163other operating system factors may complicate the attempt so that a
164little bit more time is spent. The benchmark output will, however,
165also tell the number of C<$code> runs/second, which should be a more
166interesting number than the actually spent seconds.
167
168Returns a Benchmark object.
169
523cc92b 170=item timethese ( COUNT, CODEHASHREF, [ STYLE ] )
f06db76b 171
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172The CODEHASHREF is a reference to a hash containing names as keys
173and either a string to eval or a code reference for each value.
174For each (KEY, VALUE) pair in the CODEHASHREF, this routine will
175call
f06db76b 176
523cc92b 177 timethis(COUNT, VALUE, KEY, STYLE)
f06db76b 178
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179The routines are called in string comparison order of KEY.
180
181The COUNT can be zero or negative, see timethis().
6ee623d5 182
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183Returns a hash of Benchmark objects, keyed by name.
184
523cc92b 185=item timediff ( T1, T2 )
f06db76b 186
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187Returns the difference between two Benchmark times as a Benchmark
188object suitable for passing to timestr().
f06db76b 189
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190=item timesum ( T1, T2 )
191
192Returns the sum of two Benchmark times as a Benchmark object suitable
193for passing to timestr().
194
6ee623d5 195=item timestr ( TIMEDIFF, [ STYLE, [ FORMAT ] ] )
f06db76b 196
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197Returns a string that formats the times in the TIMEDIFF object in
198the requested STYLE. TIMEDIFF is expected to be a Benchmark object
199similar to that returned by timediff().
200
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201STYLE can be any of 'all', 'none', 'noc', 'nop' or 'auto'. 'all' shows
202each of the 5 times available ('wallclock' time, user time, system time,
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203user time of children, and system time of children). 'noc' shows all
204except the two children times. 'nop' shows only wallclock and the
205two children times. 'auto' (the default) will act as 'all' unless
206the children times are both zero, in which case it acts as 'noc'.
3c6312e9 207'none' prevents output.
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208
209FORMAT is the L<printf(3)>-style format specifier (without the
210leading '%') to use to print the times. It defaults to '5.2f'.
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211
212=back
213
214=head2 Optional Exports
215
216The following routines will be exported into your namespace
217if you specifically ask that they be imported:
218
219=over 10
220
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221=item clearcache ( COUNT )
222
223Clear the cached time for COUNT rounds of the null loop.
224
225=item clearallcache ( )
f06db76b 226
523cc92b 227Clear all cached times.
f06db76b 228
523cc92b 229=item disablecache ( )
f06db76b 230
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231Disable caching of timings for the null loop. This will force Benchmark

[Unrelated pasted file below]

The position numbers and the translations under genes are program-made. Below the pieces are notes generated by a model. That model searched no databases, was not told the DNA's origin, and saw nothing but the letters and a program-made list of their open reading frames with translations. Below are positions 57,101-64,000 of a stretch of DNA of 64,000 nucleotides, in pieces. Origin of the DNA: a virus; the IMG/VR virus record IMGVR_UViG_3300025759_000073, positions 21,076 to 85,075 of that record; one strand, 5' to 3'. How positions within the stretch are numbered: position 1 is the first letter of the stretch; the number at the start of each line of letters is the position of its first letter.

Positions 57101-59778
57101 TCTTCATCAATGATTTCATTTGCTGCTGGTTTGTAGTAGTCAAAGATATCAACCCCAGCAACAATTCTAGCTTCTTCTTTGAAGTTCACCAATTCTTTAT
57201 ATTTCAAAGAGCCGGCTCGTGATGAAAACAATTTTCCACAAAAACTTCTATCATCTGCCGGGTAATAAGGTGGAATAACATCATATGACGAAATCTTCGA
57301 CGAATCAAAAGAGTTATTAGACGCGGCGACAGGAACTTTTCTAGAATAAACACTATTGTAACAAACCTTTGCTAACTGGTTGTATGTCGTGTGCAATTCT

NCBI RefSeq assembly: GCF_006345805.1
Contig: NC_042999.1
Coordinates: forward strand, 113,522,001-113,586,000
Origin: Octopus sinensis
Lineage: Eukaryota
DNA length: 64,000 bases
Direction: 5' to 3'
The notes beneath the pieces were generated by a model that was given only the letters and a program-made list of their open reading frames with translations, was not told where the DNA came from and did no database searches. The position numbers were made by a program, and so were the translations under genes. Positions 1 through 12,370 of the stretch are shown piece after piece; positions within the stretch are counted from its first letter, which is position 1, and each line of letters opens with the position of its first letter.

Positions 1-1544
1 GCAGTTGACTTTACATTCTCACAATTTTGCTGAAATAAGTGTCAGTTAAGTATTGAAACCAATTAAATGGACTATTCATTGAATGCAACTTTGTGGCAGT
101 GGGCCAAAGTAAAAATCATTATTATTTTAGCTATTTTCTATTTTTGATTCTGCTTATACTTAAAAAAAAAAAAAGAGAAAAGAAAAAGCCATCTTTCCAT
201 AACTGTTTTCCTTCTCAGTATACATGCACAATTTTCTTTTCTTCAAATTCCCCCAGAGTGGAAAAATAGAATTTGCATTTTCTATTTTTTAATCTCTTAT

232to recalculate these timings for each new piece of code timed.
233
234=item enablecache ( )
235
236Enable caching of timings for the null loop. The time taken for COUNT
237rounds of the null loop will be calculated only once for each
238different COUNT used.
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239
240=back
241
242=head1 NOTES
243
244The data is stored as a list of values from the time and times
523cc92b 245functions:
f06db76b 246
431d98c2 247 ($real, $user, $system, $children_user, $children_system, $iters)
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248
249in seconds for the whole loop (not divided by the number of rounds).
250
251The timing is done using time(3) and times(3).
252
253Code is executed in the caller's package.
254
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255The time of the null loop (a loop with the same
256number of rounds but empty loop body) is subtracted
257from the time of the real loop.
258
3c6312e9 259The null loop times can be cached, the key being the
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260number of rounds. The caching can be controlled using
261calls like these:
262
523cc92b 263 clearcache($key);
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264 clearallcache();
265
523cc92b 266 disablecache();
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267 enablecache();
268
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269Caching is off by default, as it can (usually slightly) decrease
270accuracy and does not usually noticably affect runtimes.
271
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272=head1 INHERITANCE
273
274Benchmark inherits from no other class, except of course
275for Exporter.
276
277=head1 CAVEATS
278
80eab818 279Comparing eval'd strings with code references will give you
431d98c2 280inaccurate results: a code reference will show a slightly slower
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281execution time than the equivalent eval'd string.
282
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283The real time timing is done using time(2) and
284the granularity is therefore only one second.
285
286Short tests may produce negative figures because perl
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287can appear to take longer to execute the empty loop
288than a short test; try:
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289
290 timethis(100,'1');
291
292The system time of the null loop might be slightly
293more than the system time of the loop with the actual
a24a9dfe 294code and therefore the difference might end up being E<lt> 0.
f06db76b 295